The 700-odd horsepower package is backed up with a Jerico WC4 4-speed gearbox, along with a Quartermaster triple-plate clutch and steel flywheel. To get the power to the track, the team opted for a 9-inch diff with custom housing and fully floating hubs.

Knowing just how hard it is to source rust-free Valiant panels, the guys had A1 Fibreglass construct fibreglass replacements. These include the doors, hood and bootlid, along with a few spares, of course. With the whole lot coated in PPG Citric Orange by White Bros Panel Works in Hamilton, you’d be hard pressed to tell they weren’t steel, till you feel just how light they are.

By the time you read this, the car and Tony would have had their first competitive CMC outing. He’s quick to downplay his expectations, rightly stating that most of the competition has had far more seat time than him. Then again, we’ve seen how well he can drive a speedway car, so we’re pretty sure it won’t take him long to get the hang of things. Worst-case scenario, he ends up at the back of the pack. Either way, one thing is for sure, and that is he’ll be having a blast and a cold beer or two with some good mates afterwards.


Engine: R5 Dodge 358ci V8, R5 Mopar block, Diamond pistons, Callies Ultra rods, Callies Ultra crank, Bullet cam, Jesel belt drive, custom-built oil pan, Johnson’s HTP dry sump oil pump, P7 Dodge heads, titanium intake valves, titanium exhaust valves, Wilson intake manifold, custom carb, 2x MSD 6600 ignitions, 2x HVC coils, Moroso Blue Max leads, custom fabricated headers and exhaust, aluminium radiator with internal oil heat exchanger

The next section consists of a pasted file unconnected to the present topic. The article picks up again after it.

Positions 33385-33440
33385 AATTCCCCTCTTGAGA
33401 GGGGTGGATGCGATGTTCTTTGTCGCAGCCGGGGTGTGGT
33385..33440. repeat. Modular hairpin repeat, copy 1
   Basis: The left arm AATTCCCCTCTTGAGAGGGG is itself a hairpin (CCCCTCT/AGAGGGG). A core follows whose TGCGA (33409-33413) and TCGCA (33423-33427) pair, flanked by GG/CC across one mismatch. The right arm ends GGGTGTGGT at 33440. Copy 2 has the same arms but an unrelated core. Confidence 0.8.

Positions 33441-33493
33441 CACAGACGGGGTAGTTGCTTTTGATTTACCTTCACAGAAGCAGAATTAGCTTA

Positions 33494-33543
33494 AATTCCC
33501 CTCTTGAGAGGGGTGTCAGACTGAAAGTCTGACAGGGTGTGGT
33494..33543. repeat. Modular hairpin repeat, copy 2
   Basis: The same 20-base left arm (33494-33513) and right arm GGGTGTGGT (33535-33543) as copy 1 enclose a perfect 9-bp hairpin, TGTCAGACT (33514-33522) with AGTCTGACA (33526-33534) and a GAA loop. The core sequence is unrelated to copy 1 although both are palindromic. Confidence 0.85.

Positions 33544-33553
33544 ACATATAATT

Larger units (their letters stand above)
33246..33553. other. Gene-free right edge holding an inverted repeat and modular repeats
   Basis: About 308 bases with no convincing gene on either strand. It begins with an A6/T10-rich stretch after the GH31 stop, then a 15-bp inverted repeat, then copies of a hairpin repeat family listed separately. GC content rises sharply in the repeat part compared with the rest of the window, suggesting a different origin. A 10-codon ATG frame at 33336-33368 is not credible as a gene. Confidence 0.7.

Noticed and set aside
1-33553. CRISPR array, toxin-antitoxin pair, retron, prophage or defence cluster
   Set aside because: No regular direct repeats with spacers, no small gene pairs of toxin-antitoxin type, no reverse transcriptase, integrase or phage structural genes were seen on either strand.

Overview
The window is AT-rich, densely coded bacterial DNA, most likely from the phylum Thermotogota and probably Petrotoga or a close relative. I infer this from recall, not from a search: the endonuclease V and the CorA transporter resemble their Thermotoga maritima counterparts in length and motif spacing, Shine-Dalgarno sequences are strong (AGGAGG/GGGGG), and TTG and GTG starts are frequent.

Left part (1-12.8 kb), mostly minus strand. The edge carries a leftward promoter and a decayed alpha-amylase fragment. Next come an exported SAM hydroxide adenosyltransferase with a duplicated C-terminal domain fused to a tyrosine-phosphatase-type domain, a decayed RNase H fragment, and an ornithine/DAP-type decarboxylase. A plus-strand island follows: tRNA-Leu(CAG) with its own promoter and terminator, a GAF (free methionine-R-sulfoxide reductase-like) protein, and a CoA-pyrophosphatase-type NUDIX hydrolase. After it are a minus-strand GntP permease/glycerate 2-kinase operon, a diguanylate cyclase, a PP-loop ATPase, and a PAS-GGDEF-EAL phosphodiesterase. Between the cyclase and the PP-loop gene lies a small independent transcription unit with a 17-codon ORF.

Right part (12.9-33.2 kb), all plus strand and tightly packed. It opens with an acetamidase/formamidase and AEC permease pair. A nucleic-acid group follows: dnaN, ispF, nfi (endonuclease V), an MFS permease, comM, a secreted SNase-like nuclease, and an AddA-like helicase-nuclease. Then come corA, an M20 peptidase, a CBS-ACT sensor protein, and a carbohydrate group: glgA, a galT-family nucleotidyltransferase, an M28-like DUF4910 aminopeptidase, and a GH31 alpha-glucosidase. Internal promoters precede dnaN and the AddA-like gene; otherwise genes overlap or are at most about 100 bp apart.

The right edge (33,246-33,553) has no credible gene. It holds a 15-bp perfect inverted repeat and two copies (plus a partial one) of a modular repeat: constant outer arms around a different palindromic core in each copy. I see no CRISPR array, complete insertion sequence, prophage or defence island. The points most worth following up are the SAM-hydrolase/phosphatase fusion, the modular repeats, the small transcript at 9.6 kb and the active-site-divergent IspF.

Driveline: Jerico WC4 4-speed gearbox, Quartermaster triple-plate clutch, steel flywheel, custom diff housing, fully floating hubs
Suspension: Custom coilover front end, leaf spring with watts linkage rear, Afco coilovers, custom swaybars and mounts
Brakes: Alcon 6-piston front callipers, Alcon rotors, PFC pads, Alcon 4-piston rear callipers
Wheels/Tyres: 17×10.5 and 17×11-inch Vintage Wheel Works rims, 275/40R17 and 315/40R17 Kumho tyres
Exterior: Fibreglass doors, fibreglass hood, fibreglass bootlid, lexan windows, PPG Citric Orange paint
Chassis: Chassis stiffeners, lightened and strengthened
Interior: Racetech seat, Woodward steering column and wheel, Auto Meter gauges, roll cage
Performance: Approx 700hp

Driver Profile

Tony Galbraith
Age: Bloody old